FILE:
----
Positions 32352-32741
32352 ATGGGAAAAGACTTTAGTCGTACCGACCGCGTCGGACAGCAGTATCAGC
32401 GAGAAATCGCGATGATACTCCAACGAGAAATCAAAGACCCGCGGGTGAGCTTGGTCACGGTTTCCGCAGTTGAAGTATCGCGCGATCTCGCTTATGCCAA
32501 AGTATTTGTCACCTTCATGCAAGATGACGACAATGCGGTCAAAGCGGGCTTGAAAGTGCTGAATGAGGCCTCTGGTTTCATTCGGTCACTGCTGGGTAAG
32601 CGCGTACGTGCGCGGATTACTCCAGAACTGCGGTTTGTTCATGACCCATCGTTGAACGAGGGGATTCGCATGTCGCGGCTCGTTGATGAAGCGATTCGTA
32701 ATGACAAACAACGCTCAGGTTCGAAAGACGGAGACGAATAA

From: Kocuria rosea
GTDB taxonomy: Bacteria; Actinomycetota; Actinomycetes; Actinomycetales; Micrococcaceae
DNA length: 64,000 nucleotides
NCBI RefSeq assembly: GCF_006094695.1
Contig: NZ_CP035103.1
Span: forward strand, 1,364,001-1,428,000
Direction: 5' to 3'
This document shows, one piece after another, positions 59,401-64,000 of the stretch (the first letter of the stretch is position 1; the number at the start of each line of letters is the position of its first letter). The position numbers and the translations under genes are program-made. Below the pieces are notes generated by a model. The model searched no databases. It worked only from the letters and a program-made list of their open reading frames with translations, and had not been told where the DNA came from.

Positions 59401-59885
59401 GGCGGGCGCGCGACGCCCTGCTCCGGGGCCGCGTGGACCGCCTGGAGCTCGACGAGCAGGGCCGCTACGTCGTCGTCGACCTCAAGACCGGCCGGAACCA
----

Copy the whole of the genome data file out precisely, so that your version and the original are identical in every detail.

Positions 32352-32741
32352 ATGGGAAAAGACTTTAGTCGTACCGACCGCGTCGGACAGCAGTATCAGC
32401 GAGAAATCGCGATGATACTCCAACGAGAAATCAAAGACCCGCGGGTGAGCTTGGTCACGGTTTCCGCAGTTGAAGTATCGCGCGATCTCGCTTATGCCAA
32501 AGTATTTGTCACCTTCATGCAAGATGACGACAATGCGGTCAAAGCGGGCTTGAAAGTGCTGAATGAGGCCTCTGGTTTCATTCGGTCACTGCTGGGTAAG
32601 CGCGTACGTGCGCGGATTACTCCAGAACTGCGGTTTGTTCATGACCCATCGTTGAACGAGGGGATTCGCATGTCGCGGCTCGTTGATGAAGCGATTCGTA
32701 ATGACAAACAACGCTCAGGTTCGAAAGACGGAGACGAATAA

From: Kocuria rosea
GTDB taxonomy: Bacteria; Actinomycetota; Actinomycetes; Actinomycetales; Micrococcaceae
DNA length: 64,000 nucleotides
NCBI RefSeq assembly: GCF_006094695.1
Contig: NZ_CP035103.1
Span: forward strand, 1,364,001-1,428,000
Direction: 5' to 3'
This document shows, one piece after another, positions 59,401-64,000 of the stretch (the first letter of the stretch is position 1; the number at the start of each line of letters is the position of its first letter). The position numbers and the translations under genes are program-made. Below the pieces are notes generated by a model. The model searched no databases. It worked only from the letters and a program-made list of their open reading frames with translations, and had not been told where the DNA came from.

Positions 59401-59885
59401 GGCGGGCGCGCGACGCCCTGCTCCGGGGCCGCGTGGACCGCCTGGAGCTCGACGAGCAGGGCCGCTACGTCGTCGTCGACCTCAAGACCGGCCGGAACCA